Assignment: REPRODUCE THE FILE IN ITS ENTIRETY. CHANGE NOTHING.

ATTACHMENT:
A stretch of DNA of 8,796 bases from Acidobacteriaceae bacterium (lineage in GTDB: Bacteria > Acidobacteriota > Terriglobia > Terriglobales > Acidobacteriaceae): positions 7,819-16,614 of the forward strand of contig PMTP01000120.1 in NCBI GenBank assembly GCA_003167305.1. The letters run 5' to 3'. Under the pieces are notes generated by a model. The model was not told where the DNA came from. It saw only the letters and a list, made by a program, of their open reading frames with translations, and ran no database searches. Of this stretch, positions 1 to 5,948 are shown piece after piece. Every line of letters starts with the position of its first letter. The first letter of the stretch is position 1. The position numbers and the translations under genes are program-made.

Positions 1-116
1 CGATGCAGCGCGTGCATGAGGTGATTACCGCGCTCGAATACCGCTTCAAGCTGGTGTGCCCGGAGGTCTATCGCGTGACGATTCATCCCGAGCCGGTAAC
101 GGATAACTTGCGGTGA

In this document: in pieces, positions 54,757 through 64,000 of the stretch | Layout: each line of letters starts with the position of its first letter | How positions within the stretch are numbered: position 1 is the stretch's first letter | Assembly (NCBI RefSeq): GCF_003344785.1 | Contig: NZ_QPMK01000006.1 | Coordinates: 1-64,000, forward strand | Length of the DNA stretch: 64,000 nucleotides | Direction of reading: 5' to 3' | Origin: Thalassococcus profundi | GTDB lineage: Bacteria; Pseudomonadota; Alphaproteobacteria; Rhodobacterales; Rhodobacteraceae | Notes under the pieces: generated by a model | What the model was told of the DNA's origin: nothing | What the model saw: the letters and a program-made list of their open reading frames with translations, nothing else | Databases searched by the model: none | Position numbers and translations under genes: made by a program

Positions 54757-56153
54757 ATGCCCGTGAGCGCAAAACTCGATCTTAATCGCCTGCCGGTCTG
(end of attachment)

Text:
A stretch of DNA of 8,796 bases from Acidobacteriaceae bacterium (lineage in GTDB: Bacteria > Acidobacteriota > Terriglobia > Terriglobales > Acidobacteriaceae): positions 7,819-16,614 of the forward strand of contig PMTP01000120.1 in NCBI GenBank assembly GCA_003167305.1. The letters run 5' to 3'. Under the pieces are notes generated by a model. The model was not told where the DNA came from. It saw only the letters and a list, made by a program, of their open reading frames with translations, and ran no database searches. Of this stretch, positions 1 to 5,948 are shown piece after piece. Every line of letters starts with the position of its first letter. The first letter of the stretch is position 1. The position numbers and the translations under genes are program-made.

Positions 1-116
1 CGATGCAGCGCGTGCATGAGGTGATTACCGCGCTCGAATACCGCTTCAAGCTGGTGTGCCCGGAGGTCTATCGCGTGACGATTCATCCCGAGCCGGTAAC
101 GGATAACTTGCGGTGA

In this document: in pieces, positions 54,757 through 64,000 of the stretch | Layout: each line of letters starts with the position of its first letter | How positions within the stretch are numbered: position 1 is the stretch's first letter | Assembly (NCBI RefSeq): GCF_003344785.1 | Contig: NZ_QPMK01000006.1 | Coordinates: 1-64,000, forward strand | Length of the DNA stretch: 64,000 nucleotides | Direction of reading: 5' to 3' | Origin: Thalassococcus profundi | GTDB lineage: Bacteria; Pseudomonadota; Alphaproteobacteria; Rhodobacterales; Rhodobacteraceae | Notes under the pieces: generated by a model | What the model was told of the DNA's origin: nothing | What the model saw: the letters and a program-made list of their open reading frames with translations, nothing else | Databases searched by the model: none | Position numbers and translations under genes: made by a program

Positions 54757-56153
54757 ATGCCCGTGAGCGCAAAACTCGATCTTAATCGCCTGCCGGTCTG